Through the Good and Bad, 5SOS5 is a Testament to Growth

Imagine you’re sitting in a theatre waiting for your favorite play or musical to start, you hear the orchestra tune, and then the curtains slowly rise. The anticipation and excitement begin to fill you from your jittery legs to your child-like wide eyes.


This is the feeling that 5 Seconds of Summer’s most recent album 5sos5 captures. Boasting a staggering 19 songs and clocking in at 64 minutes, this LP represents the band's natural progression from CALM. As the quartet gets older and more mature, so do their lyricism and sonic presentation.


A cathedral of a project, written and produced mainly by the Australians themselves, was preluded by multiple singles, the first of which was “COMPLETE MESS.” This song perfectly captured what the album was going to sound like and the level of lyricism that the fans could expect. With two of the members, Ashton Irwin and Luke Hemmings, having released individual projects of their own, it seemed that the influences of those projects could be seen straight from the first single.


The third track “Bad Omens” gently opens, building anticipation, then crescendoing into the haunting refrain, reminding listeners to not ignore the red flags in relationships. “Older (feat. Sierra Deaton)” brings the tune of “You Are My Sunshine” to the forefront, enveloping lyrics like “Your cocaine colored wedding dress” in sticky sweet sentiment. In contrast “Emotions” falls flat, the song’s childlike counting and underdeveloped melodies do not hold a candle to other Michael Clifford solo songs like “Jet Black Heart.”


Although the first two-thirds of the album make sense in the discography of 5 Seconds of Summer, the last four tracks do not immediately stand out. It takes multiple listens to understand how they are necessary to the rest of the album thematically because they cover things already sung about. After multiple listens, it starts to make more sense why they were included, but I think when this album is reflected on in the future, these tracks will not be seen as necessary.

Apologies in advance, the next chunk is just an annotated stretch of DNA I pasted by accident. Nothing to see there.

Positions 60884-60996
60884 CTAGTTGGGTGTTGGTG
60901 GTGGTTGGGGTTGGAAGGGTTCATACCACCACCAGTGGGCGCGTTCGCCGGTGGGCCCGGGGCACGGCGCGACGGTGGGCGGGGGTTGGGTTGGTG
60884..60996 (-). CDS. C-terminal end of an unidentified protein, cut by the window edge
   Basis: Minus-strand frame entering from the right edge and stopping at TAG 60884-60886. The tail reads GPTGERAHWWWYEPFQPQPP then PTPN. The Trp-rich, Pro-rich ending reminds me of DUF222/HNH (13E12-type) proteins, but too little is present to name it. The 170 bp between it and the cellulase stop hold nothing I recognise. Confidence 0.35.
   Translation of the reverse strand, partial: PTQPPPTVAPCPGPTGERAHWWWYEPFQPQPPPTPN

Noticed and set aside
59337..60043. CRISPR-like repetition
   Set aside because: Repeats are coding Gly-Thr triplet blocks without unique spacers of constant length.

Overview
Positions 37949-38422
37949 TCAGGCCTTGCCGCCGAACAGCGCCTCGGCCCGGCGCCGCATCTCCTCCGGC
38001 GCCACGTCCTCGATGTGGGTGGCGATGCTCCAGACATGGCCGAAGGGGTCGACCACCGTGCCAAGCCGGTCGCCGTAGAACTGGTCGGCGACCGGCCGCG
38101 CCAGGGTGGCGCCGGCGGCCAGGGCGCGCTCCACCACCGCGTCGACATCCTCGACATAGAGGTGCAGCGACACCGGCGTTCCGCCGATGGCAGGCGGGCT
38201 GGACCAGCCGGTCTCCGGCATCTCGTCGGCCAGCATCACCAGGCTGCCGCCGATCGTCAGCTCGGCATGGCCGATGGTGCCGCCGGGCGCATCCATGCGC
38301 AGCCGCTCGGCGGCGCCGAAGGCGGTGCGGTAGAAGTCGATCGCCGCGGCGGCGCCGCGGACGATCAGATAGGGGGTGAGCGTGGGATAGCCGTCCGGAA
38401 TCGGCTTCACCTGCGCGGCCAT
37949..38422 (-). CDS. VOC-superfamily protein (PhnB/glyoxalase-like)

In addition to releasing the album, the boys also did a One Night Only performance at the Royal Albert Hall in London. This performance featured a choir and orchestra, rearrangements of old fan favorites, and the debut of songs found on their most recent endeavor. I think doing something like this helped to create a stronger bond between the fans and the album. This album will now forever and always be connected to this performance that also saw the replaying of fan favorite “Outer Space/Carry On”, which has not been played live since the Sounds Live Feels Live tour in the mid-2010s.


In a way, I think if their sophomore album Sounds Good, Feels Good was a double album, this would be the other half. Both of these projects express the confusion and pain of heartbreak and the safety and power of a solid relationship. I think the juxtaposition between these feelings as a teenager and someone well into their 20s is a testament to the personal changes one goes through as they get older.


Even with the great and not-so-good on this album, 5sos continues to show that they are one of the few bands who continue to get better every album. They somehow seem to one-up themselves every time, and this translates into their live performances as well. I think this speaks to their ability to communicate as a band and as friends. There are songs on this album that will definitely be cemented into the hall of fame for this band and define their careers.

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